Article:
Wednesday, August 25, 2010

The Old Shell Game -- Why you have to keep your eye on Ray Fisman (and no, we're not quite through with the second paragraph)

Ray Fisman's Slate article "Clean Out Your Desk" is something of a greatest hits of the education reform movement, covering most of the standard arguments and carefully selected statistics that are brought up again and again by the advocates. It is, therefore, fitting that FIsman gets no further than the second paragraph before getting to this:
New York City Schools Chancellor Joel Klein often quotes the commission before discussing how U.S. schools have fared since it issued its report. Despite nearly doubling per capita spending on education over the past few decades, American 15-year olds fared dismally in standardized math tests given in 2000, placing 18th out of 27 member countries in the Organization for Economic Co-operation and Development. Six years later, the U.S. had slipped to 25th out of 30. If we've been fighting against mediocrity in education since 1983, it's been a losing battle.*
The OECD tests are the book of Revelations of the education reform movement, the great ominous portent to be invoked in the presence of critics and non-believers. Putting aside questions of the validity and utility of this test (perhaps for another post if my stamina holds out), we would certainly like to be in the top ten rather than the bottom.

But before we concede this one, lets pull out our well-thumbed copy of Huff and take one more look. Whenever one side in a complex debate keeps pulling out one particular statistic, you should always take a moment and check for cherry-picking.

Is Fisman distorting the data by being overly selective when picking statistics to bolster his case? Yes, and he's doing it in an egregious way.

Take a look at at the Trends in International Mathematics and Science Study. Here's a passage from the executive summary from the National Center for Education Statistics:

In 2007, the average mathematics scores of both U.S. fourth-graders (529) and eighth-graders (508) were higher than the TIMSS scale average (500 at both grades). The average U.S. fourth-grade mathematics score was higher than those of students in 23 of the 35 other countries, lower than those in 8 countries (all located in Asia or Europe), and not measurably different from those in the remaining 4 countries. At eighth grade, the average U.S. mathematics score was higher than those of students in 37 of the 47 other countries, lower than those in 5 countries (all of them located in Asia), and not measurably different from those in the other 5 countries.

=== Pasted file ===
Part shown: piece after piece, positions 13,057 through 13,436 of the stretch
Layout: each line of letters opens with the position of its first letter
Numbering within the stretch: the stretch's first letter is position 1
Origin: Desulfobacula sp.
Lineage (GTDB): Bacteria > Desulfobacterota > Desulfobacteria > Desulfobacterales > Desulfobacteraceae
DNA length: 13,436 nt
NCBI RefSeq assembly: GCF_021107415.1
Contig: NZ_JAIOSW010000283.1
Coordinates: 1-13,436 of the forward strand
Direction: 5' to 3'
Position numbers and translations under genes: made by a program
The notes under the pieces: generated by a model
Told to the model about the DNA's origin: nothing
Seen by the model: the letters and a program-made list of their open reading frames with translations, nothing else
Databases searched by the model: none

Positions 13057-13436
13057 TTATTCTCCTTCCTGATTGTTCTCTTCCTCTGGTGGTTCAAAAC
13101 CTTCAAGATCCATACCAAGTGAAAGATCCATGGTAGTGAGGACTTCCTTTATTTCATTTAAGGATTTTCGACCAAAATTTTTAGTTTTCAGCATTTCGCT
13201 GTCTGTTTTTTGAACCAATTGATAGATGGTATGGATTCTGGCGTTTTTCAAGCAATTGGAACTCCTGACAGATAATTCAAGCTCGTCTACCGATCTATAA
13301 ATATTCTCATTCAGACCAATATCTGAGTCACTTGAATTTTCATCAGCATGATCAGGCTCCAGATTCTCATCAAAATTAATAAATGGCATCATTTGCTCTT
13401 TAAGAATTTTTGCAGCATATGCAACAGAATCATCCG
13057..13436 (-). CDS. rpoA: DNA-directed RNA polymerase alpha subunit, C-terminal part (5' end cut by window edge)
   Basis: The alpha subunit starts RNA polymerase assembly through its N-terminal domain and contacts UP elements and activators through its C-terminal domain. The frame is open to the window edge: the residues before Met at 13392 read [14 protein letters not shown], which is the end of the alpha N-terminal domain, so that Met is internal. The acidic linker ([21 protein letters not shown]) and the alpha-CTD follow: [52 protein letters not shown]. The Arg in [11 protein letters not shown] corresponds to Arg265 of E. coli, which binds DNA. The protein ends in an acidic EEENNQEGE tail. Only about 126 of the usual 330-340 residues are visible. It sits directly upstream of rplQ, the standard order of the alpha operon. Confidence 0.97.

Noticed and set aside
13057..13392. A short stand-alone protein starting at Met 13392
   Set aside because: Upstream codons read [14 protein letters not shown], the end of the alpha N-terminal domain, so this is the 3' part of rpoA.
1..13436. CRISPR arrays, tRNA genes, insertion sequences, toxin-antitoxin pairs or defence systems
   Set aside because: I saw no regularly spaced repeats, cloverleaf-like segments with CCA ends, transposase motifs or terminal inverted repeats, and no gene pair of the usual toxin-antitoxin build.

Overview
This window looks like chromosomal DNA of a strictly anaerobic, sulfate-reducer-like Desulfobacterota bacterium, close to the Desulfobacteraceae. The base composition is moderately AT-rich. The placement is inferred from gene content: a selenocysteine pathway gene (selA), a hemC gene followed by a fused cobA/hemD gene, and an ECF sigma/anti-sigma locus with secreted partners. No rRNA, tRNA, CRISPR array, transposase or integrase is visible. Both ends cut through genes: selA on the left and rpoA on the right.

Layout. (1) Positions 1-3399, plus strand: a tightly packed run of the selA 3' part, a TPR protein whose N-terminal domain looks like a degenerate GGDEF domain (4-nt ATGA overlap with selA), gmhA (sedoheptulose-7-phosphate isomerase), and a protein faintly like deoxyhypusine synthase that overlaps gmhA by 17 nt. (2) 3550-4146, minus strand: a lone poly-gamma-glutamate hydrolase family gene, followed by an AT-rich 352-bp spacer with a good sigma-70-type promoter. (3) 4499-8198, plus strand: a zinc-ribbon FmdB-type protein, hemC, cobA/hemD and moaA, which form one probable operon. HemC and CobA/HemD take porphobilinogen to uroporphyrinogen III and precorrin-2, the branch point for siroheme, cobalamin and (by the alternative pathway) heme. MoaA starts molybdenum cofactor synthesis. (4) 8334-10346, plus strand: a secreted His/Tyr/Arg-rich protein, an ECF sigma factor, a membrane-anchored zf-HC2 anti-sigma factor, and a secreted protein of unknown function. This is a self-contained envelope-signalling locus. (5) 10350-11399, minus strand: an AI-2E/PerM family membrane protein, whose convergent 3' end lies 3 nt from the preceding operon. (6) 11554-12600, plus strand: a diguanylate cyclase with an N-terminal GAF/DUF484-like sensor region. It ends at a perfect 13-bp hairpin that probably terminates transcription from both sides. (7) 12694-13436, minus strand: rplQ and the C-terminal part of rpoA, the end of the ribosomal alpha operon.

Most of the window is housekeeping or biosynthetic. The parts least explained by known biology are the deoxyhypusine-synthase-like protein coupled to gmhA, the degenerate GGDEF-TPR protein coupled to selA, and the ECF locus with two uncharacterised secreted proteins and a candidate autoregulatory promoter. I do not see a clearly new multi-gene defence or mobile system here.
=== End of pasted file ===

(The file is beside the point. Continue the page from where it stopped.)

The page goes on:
We could spend some time in the statistical weeds and talk about the methodology of TIMSS vs. OECD's PISA. TIMSS is the better established and arguably better credentialed, but both are serious efforts mounted by major international organizations and it would be difficult to justify leaving either out of the discussion.

If Fisman had limited his focus to the education of high school students and simply ignored the data involving earlier grades, we would have ordinary misdemeanor-level cherry-picking. Not the most ethical of behavior, but the sort of thing most of us do from time to time.

But Fisman does something far more dishonest; he quietly shifts the subject to teachers in general and often to elementary teachers in particular (take a good look at the study that's at the center of Fisman's article).

This means that, when you strip away the obfuscation, you get the following argument.

1. The best metrics for tracking American education are international rankings on math tests;

2. The best way of improving America's education system is fire massive numbers of teachers, including those in areas where we are doing well on international rankings on math tests.

The bad news here is that we have a long way to go to make it through Fisman's article and it doesn't get much better, but the good news is that we're through with the second paragraph.

* Fought, for the most part with Klein and Fisman's battle plan but we've already covered that.

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